Saturday, October 18, 2014

On the Humanity of Humans

Dave Duffy read Richard Dawkins' letter to his daughter on the occasion of her tenth birthday, and was saddened by it.  He asks me if I can help him out (provided, of course, that I have the humanity to carry on a conversation).  This is what he had to say:
my reaction (other than being impressed by his English skills), is one of sadness. I wonder if there is some atheist’s equivalent to Christian community for his daughter. Reflecting on a few of my experiences with my daughter: was there a group of ladies that brought over home-cooked meals for a couple of weeks to her mother after she was born while delivering experienced advice about newborns, some advice helpful, some politely dismissed. What about being ten years old and helping out adults on Sunday mornings and Tuesday evenings with rambunctious preschoolers, keeping them occupied while their parents had the opportunity to talk and study with other adults. Is there some atheist’s equivalent to Youth Group where she can sit around, eat pizza and talk with peers about avoiding the ruinous impulses of the current cultural malaise? Is there something like a high-school short term missions to impoverished countries to give some perspective and avoid being another self-absorbed teen? And most important, I don’t understand denying someone a place where God can make Himself known.

So Dave, I'll do my best to help you out, but I'll do it here on my own blog, away from the toxic atmosphere of the trolls and miscreants. 

Dawkins' letter is about epistemology.  It's about how we know things or how we come to believe things.  And I think he offered good advice to his daughter.  But I don't think that's exactly what bothered you.  You seem to be bothered by things that were not said in the letter: about participation in social groups and activities that the church community offers.  And about denying his daughter the opportunity to be part of this community that will instill the beliefs and ideologies that allow God to "make himself known".

Reading your response I am saddened by the profound misunderstanding you apparently have of what it means to be an atheist.  You seem to think that we are devoid of humanity - that our world is cold and sterile, lacking love and beauty and humor, and all the things that make life worth living.  You think that atheists are bitter and angry because they don't share God's love.

I need to tell you, Dave, that somebody lied to you.  None of those things are true.  Here's the truth: we are all humans and we all share a common humanity.  We love and laugh.  We appreciate fine art, music, literature, and food.  We have a shared sense of morality, and we want to live our lives in a way that we see as good or virtuous.  We enjoy the company of friends, and engage in social interaction.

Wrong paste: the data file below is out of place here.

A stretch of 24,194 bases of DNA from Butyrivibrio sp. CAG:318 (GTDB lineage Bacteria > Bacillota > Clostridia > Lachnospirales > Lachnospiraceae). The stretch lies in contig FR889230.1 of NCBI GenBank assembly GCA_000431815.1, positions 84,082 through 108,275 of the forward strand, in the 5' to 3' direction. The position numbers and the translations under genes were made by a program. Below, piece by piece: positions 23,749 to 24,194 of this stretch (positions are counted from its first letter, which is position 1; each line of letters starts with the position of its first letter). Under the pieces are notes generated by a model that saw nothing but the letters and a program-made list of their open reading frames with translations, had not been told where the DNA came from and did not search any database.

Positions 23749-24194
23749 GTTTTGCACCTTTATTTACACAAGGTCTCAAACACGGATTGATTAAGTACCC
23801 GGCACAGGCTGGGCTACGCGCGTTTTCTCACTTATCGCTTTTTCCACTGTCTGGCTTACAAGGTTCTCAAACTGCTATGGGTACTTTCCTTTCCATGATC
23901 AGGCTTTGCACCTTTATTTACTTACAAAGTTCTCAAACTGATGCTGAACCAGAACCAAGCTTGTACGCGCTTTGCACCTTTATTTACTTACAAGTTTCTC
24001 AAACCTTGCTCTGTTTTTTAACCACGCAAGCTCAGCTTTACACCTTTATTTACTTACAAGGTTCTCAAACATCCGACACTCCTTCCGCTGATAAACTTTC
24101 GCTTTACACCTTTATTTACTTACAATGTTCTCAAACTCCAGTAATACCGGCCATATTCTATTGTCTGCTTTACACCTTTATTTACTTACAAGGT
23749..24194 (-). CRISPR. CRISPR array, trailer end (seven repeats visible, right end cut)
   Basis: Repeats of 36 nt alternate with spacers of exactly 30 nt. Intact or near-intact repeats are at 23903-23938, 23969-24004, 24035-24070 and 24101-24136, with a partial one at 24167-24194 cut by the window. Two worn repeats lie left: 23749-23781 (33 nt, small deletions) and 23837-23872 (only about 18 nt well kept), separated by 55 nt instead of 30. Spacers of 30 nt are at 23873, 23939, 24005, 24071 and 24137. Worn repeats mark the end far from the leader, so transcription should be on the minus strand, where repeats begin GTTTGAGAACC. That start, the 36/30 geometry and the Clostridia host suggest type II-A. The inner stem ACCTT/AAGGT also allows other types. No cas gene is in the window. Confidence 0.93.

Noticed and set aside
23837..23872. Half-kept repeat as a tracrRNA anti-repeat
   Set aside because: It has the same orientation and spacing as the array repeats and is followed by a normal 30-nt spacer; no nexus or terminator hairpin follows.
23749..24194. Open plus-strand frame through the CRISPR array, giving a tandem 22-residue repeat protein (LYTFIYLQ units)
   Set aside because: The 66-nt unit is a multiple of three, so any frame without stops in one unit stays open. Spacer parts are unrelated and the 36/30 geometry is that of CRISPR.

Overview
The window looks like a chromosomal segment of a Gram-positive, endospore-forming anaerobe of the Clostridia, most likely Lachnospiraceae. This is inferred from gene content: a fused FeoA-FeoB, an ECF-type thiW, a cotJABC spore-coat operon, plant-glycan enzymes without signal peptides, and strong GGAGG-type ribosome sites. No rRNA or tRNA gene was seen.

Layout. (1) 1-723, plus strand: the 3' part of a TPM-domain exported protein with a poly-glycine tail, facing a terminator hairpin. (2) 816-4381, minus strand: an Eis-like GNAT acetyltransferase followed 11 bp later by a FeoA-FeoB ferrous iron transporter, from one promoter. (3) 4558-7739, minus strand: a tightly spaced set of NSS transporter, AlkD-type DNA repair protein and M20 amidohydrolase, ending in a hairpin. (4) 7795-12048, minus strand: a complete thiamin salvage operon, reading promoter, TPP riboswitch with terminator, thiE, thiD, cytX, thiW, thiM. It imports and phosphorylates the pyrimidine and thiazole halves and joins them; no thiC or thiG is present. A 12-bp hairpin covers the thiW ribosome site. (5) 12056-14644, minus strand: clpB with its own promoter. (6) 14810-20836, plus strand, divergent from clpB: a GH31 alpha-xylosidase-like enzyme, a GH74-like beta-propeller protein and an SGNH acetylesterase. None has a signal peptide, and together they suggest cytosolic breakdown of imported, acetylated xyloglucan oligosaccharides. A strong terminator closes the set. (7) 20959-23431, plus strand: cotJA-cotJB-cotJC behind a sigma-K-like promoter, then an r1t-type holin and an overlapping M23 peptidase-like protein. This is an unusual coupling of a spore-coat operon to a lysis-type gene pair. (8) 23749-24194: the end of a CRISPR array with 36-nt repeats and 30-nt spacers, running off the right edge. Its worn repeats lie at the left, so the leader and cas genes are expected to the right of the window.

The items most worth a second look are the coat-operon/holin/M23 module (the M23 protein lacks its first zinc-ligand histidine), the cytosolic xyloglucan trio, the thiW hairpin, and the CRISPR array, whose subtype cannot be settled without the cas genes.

Your mistake is in believing that religion is necessary for any of those things.  It isn't.  All of those things are part of being human.  We are human, whether or not we believe in God.

So don't be sad for Dawkin's daughter.  Her world is not being limited by bad epistemology and false beliefs.  On the contrary, she has the opportunity to use her own intellect and decide for herself what to believe, without being force-fed some ancient ideology.  She can still belong to social groups and clubs.  She still has friends and family with which she can enjoy and share her life experiences.  And she doesn't have to live in fear of eternal punishment for the crime of believing what her own intellect tells her.

Dave, if you'd like to talk more, you are welcome.  We can talk in a calm and civil manner, one human to another.


  1. Mr. Skeptical,

    Yes, I've been lied to. I've been on the earth for quite a few years so I've met lots of lying liars. However, my thoughts on the "atheist community" are a reflection of my experiences and not based on someone lying to me. I won't tell you my life story, but I've had a pretty broad range of experiences with many different people.

    The last time I stayed out of town with friends (to go to a funeral, unfortunately), I stayed with an atheist. He is a brilliant entrepreneur in Silicone Valley and very much human. I have known him for many years.

    So, if you drop the "what you believe is based on someone lying to you" stick, perhaps we can begin the conversation.

  2. "shtick" I mean. Sorry, I do l make a lot of typos. I'm a average guy, so bear with my mistakes.

  3. Dave, this is no "shtick". I was only going by what you said. You did question my humanity. What conclusion should I draw from that?

  4. Oh, I get it. It's perfectly fine for you to question whether I have any humanity. But when I respond, you get all bent out of shape because I said somebody lied to you. I'm sorry. I didn't think that was such a great insult. Certainly nothing that rises to the level of questioning one's humanity.

  5. Dave, I'm sorry to see that you have no intention of conversing with me. As I look back, I can't think of anything that you've ever said to me that wasn't negative or hostile. What a shame. I'm willing to put all that behind me and move forward. I took this as an opportunity to open up a dialog. But you'd rather get indignant over my choice of an expression and walk away. And you're the one who asked me to help you understand.

    I have questions. Like why do you say that your attitudes toward atheists are shaped by your experiences, yet you describe an atheist friend who obviously doesn't fit that mold? How many atheists do you even know? I'm sure you'd realize that we are all humans if you had any inclination to interact with us in a positive way.